Small Business of the Year: The Phillips Co.
The Small Business of the Year Award is presented to the small business owner whose efforts and/or entrepreneurial pursuits exemplify the passion and commitment needed to overcome adversity as well as attain success.
Having realized a successful 25-year career in the management ranks at engine manufacturer Cummins Inc., Valerie Phillips had little left to accomplish in corporate America so she started thinking business ownership would be the logical next move. Around the same time, her father, Sam Phillips, co-founder of Columbus, Indiana-based assembly and warehousing company PDI, was thinking about retiring. Recognizing that their goals were complementary, the father and daughter agreed in 2006 that she would buy the company for $380,000.
“I didn’t have plans to take over the company in the beginning,” recalls the 50-year-old Phillips. “I thought at some point I might join the company but only if it made sense because I actually had a fairly decent job.” But the move ultimately paid off. After changing the name from PDI to The Phillips Co. Inc. (TPCI) and acquiring Edinburgh, Indiana-based manufacturing company Maximum Spindle Utilization Inc., Phillips saw TPCI increase revenues from $2.8 million in 2007 to $6 million in 2008.
Goal-oriented by nature, Phillips is looking toward the day when the company, which manufactures products for diesel engines, will boast $25 to $40 million in sales – and she’s currently looking to buy a company that will help her to achieve that. But for Phillips, it’s not just about the money. “It’s about being financially strong so that I can give to employees and give to the community,” she says. “I want to be able to help women, help people of color, and hire more folks that fit into those categories.”
Why do you think The Phillips Co. is the best in its field?
We’re very geared to creating the right environment inside the workplace. We’ve spent a lot of time creating an employee handbook that we’re proud of. For a small business, we have, I believe, some nice benefits. We do bonuses, we do recognition, we have an annual family event every year. We go out of our way to make sure folks are happy. I believe that if employees are happy at work then they’re going to produce a quality product and in the end the customers are going to be happy with our service.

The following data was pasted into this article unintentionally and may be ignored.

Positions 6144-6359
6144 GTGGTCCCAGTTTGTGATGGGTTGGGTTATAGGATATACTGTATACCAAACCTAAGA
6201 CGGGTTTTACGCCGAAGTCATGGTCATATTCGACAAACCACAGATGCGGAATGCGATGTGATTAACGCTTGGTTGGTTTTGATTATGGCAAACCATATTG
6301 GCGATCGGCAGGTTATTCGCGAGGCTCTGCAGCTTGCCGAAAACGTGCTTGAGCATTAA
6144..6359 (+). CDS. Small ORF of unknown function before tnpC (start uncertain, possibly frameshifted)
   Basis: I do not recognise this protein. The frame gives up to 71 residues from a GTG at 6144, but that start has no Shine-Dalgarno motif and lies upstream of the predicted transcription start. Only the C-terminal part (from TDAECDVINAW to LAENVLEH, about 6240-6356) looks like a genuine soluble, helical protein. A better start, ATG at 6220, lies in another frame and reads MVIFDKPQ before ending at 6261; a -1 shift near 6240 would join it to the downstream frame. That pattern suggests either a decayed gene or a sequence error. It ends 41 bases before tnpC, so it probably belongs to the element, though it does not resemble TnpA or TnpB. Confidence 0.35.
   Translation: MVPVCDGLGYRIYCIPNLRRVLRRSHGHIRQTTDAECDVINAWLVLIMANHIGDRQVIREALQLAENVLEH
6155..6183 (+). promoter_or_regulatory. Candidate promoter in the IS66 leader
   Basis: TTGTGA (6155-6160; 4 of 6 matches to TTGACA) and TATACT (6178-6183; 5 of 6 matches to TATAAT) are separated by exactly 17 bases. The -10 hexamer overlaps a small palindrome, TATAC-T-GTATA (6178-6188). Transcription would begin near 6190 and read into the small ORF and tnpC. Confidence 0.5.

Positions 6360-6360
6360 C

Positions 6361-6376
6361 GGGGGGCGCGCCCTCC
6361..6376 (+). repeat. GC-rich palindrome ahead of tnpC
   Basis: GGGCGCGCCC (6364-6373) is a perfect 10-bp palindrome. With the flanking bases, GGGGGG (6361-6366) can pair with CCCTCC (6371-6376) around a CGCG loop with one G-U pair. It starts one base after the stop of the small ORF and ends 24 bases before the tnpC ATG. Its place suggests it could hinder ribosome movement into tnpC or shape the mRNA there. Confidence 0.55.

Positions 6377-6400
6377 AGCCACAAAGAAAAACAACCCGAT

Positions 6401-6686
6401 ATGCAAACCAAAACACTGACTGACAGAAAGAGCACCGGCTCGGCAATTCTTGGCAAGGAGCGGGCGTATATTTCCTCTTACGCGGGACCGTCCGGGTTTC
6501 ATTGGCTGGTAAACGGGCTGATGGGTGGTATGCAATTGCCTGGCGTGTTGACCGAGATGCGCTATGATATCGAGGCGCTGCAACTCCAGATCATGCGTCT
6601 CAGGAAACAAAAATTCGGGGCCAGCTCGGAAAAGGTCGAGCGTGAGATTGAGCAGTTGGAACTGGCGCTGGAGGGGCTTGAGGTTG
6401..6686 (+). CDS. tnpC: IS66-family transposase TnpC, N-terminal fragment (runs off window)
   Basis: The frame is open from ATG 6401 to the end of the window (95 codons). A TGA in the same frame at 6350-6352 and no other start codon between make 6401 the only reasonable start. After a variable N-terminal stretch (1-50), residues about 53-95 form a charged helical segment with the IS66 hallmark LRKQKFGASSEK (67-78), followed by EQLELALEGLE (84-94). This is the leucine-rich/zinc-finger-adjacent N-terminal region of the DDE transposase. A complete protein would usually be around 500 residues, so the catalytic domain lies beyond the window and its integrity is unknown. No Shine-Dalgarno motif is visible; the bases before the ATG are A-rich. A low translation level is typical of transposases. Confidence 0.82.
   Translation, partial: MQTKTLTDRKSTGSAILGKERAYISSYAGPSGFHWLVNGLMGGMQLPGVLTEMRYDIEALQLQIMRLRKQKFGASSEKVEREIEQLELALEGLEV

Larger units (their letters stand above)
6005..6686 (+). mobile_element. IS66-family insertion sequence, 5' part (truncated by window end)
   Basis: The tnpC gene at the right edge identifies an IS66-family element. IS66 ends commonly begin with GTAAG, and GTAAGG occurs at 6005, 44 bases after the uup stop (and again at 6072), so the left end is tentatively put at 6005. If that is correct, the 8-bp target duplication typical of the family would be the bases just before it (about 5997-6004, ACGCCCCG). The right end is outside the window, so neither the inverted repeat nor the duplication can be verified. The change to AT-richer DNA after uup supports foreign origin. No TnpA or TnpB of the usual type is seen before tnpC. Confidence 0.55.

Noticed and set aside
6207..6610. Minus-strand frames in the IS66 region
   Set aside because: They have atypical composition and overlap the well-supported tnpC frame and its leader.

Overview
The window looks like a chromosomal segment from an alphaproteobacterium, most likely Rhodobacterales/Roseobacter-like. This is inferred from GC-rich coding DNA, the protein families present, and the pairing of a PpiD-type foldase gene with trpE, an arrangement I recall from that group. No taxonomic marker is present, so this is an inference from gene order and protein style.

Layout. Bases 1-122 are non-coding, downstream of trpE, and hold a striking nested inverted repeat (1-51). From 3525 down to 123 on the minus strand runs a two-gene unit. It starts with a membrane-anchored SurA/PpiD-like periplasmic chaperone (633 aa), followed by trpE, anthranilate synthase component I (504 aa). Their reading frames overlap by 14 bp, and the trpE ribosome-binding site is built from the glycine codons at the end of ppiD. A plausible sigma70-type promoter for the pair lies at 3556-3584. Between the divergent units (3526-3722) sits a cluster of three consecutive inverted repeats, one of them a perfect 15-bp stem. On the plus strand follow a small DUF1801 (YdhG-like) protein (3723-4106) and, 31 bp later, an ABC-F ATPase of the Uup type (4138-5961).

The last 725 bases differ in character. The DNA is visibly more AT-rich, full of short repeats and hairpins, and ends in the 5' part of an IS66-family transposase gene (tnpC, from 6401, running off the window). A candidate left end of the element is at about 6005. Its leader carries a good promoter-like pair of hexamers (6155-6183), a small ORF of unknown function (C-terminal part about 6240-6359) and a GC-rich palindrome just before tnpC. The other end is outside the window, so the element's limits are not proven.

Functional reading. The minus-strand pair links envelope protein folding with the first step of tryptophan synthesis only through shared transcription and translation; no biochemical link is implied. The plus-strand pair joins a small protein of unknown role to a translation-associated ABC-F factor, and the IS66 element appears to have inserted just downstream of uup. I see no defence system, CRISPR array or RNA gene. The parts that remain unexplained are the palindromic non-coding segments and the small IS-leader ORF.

Do you have any advice or words of wisdom for other entrepreneurs?
You should not be afraid to take risks to achieve your dreams. Don’t be afraid of change. With what we’ve seen happen in the last ten months to a year, we’ve got to be open to change.
What can Black Enterprise readers learn from you?
Be ready to go when this economy turns back and put yourself in a position where you can take on new work. I think unfortunately there are some companies out there that either haven’t made it or won’t make it and that will allow me to grow the company. I plan to continue to grow by acquisition of complementary businesses.
What’s a recent challenge you’ve experienced?
We saw [the financial downturn] coming in November and then the orders kind of fell off in December and we quickly did the right things to get our costs in line.
How did you handle it? What did you do?
We cut work hours from 40 hours to 30 per week and in return the salaries were cut by 25 percent. I think the employees at first were kind of skeptical of the actions that we took, but they know that working 75 percent is better than not having a job at all. So I feel that I gained respect even though their personal finances are less. They’re looking across the nation and seeing large companies closing for up to nine weeks. Instead we took the approach that each and every employee would be impacted – even myself. That’s the kind of thing we try to do – if we implement something we do it across the board.